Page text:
EVALUATION OF UPFLOW FILTERS FOR STORMWATER TREATMENT AT CRITICAL SOURCE AREAS
Abstract:The U.S. Environmental Protection Agency (EPA) has identified stormwater runoff as a leading cause of water quality impairment nationwide. In order to prevent water-quality degradation due to urbanization, stormwater runoff from certain locations should be treated prior to discharge to prevent harm either to the surface waters or to the groundwater. One potentially cost-effective approach is the treatment of runoff from these “critical source areas” (locations where pollutant contributions appear to be higher) before it mixes with cleaner runoff from ‘non-problem’ areas. Past research has shown that filtration can be effective in reducing pollutant levels in stormwater runoff prior to its discharge.
In this research, an upflow filtration system was designed and developed, and the effectiveness of upflow filtration was demonstrated. Four different filtration media, namely, lightweight sand (pool sand meant for swimming pool filters), fine (sandblast) grade sand, peat moss and compost were examined in bench-scale upflow filters for solids removal. The purpose of the overall research project was threefold: first, to investigate the applicability of upflow filtration for stormwater treatment; second, to investigate the removal capacity of the various filter media when used in upflow mode; and, third, to evaluate the applicability of an upflow pilot-scale filter using an influent of pre-settled stormwater runoff. The objectives of the bench-scale research were to determine (1) for each medium, the optimum flow rate (no rising or separation of either the media from the gravel layer or within the media itself) where suspended solids removal was “best”; (2) the suspended solids loading on the media that reduced the flow rate to certain end points; (3) the breakthrough point (i.e., where the effluent concentration equaled the influent concentration) for each media. Influent and effluent samples were collected throughout the run and analyzed for turbidity, total solids and particle size distribution.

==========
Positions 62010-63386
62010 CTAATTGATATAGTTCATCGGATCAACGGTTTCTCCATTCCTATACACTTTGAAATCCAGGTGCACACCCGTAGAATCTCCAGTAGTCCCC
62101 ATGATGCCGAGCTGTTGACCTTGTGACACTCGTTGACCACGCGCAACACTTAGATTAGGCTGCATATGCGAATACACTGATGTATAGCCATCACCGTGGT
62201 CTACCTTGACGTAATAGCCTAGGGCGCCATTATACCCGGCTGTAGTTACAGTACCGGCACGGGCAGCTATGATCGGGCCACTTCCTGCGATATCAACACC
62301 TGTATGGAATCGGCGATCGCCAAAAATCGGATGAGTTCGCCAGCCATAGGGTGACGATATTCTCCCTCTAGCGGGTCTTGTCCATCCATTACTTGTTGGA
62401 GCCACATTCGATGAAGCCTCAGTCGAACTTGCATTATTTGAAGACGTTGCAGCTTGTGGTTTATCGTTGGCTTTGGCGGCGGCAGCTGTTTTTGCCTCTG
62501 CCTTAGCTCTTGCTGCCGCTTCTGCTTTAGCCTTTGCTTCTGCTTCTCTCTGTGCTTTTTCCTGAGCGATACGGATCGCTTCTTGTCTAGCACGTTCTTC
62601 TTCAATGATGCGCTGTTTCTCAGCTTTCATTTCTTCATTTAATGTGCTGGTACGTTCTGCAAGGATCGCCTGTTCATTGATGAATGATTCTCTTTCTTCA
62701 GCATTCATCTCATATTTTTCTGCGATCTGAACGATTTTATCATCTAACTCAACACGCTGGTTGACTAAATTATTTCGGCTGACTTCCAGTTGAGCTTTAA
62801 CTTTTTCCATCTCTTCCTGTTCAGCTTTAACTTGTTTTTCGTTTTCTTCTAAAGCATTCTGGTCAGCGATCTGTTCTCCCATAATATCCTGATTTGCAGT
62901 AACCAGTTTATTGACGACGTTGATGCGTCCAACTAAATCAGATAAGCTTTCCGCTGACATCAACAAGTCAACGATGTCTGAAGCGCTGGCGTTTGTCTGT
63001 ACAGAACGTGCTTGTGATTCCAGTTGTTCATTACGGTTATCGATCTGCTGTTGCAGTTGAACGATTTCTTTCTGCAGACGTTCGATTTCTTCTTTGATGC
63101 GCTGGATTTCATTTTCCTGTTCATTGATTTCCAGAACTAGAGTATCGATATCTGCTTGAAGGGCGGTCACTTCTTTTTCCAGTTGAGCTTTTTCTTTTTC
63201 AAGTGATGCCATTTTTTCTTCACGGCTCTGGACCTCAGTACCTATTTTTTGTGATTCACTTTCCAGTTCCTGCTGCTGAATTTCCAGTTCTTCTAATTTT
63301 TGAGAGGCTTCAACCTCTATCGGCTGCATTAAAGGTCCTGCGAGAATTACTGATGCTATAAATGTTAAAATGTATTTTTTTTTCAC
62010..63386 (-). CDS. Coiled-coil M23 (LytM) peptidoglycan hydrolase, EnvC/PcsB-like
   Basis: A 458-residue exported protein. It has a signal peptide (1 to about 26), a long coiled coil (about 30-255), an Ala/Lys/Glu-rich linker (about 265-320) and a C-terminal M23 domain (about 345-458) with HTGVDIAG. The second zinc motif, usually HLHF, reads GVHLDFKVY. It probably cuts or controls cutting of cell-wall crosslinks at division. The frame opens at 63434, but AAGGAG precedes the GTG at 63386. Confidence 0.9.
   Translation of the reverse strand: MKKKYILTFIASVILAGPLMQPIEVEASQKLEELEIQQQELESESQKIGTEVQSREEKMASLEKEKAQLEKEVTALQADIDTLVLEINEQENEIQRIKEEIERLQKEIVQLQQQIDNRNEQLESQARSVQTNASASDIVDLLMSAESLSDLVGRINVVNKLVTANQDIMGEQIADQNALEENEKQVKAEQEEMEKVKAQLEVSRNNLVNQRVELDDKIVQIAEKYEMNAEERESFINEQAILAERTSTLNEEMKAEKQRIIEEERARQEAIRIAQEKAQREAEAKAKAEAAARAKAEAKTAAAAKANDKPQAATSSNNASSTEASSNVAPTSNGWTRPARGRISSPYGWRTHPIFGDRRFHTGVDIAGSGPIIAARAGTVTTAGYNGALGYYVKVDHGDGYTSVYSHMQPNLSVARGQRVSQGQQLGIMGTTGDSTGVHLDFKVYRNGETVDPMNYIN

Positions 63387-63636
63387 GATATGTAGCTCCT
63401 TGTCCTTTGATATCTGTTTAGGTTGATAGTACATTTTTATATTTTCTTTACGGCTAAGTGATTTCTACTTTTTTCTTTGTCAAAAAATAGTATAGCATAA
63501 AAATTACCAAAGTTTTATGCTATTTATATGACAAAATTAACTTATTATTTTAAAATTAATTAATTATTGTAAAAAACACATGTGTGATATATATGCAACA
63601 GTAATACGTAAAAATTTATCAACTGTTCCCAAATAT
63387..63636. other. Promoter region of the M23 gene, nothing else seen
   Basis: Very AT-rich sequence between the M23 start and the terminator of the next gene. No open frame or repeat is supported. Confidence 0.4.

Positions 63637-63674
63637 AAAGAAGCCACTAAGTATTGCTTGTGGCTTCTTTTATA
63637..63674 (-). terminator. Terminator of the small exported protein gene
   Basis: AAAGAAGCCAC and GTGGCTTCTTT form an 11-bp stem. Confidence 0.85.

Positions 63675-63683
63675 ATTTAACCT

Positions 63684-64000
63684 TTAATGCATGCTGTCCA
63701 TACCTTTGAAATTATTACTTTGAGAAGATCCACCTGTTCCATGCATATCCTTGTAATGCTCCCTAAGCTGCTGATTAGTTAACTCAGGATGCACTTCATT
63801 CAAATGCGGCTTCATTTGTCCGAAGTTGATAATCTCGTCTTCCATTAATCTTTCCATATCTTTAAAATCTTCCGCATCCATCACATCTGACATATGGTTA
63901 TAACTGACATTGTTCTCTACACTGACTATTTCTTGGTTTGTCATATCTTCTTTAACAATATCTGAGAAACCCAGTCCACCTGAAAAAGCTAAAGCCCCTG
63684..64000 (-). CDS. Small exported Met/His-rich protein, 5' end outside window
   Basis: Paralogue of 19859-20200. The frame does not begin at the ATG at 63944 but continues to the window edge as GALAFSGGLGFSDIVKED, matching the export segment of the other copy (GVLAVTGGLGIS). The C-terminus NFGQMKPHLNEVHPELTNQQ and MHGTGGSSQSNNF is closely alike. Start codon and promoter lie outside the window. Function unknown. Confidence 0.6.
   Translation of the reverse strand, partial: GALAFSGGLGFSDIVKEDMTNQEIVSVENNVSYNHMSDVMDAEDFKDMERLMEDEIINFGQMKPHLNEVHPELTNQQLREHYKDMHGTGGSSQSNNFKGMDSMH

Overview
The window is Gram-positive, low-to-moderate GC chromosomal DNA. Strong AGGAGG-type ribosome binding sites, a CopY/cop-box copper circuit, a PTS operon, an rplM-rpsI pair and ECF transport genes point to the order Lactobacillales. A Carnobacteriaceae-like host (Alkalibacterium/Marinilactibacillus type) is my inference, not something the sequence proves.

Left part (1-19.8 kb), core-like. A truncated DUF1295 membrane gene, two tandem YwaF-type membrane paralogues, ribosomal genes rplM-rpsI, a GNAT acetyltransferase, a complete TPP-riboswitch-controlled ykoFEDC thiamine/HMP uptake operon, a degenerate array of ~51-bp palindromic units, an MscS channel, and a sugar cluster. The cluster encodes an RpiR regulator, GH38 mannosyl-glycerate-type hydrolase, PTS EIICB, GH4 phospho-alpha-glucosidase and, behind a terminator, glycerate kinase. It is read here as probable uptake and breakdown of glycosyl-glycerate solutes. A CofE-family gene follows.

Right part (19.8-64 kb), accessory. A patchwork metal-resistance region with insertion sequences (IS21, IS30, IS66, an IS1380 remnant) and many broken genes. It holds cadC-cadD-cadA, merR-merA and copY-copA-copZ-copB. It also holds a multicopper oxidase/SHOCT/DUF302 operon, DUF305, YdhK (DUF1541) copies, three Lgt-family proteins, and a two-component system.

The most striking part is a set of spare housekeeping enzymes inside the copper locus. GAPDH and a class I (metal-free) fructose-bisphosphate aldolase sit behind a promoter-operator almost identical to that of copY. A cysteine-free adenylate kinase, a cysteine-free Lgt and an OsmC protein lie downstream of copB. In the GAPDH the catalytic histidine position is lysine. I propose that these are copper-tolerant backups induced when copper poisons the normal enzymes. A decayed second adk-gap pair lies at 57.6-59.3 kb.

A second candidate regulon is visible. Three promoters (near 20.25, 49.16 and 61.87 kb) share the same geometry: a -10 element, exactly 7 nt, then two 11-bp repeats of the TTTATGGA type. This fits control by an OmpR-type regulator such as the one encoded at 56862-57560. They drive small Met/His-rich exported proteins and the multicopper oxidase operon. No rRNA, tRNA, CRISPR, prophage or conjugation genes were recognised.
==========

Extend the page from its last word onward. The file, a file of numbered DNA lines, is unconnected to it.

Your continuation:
Pilot-scale testing was conducted to replicate the design employed in the laboratory and investigate potential scale-up issues. The test water was from a stormwater detention pond in Hoover, AL. The media selected for the pilot-scale testing were the same four media used in the laboratory. The results of the upflow pilot-scale tests are compared with prior downflow tests using the same media and test water.
Document Type: Research Article
Publication date: January 1, 2004
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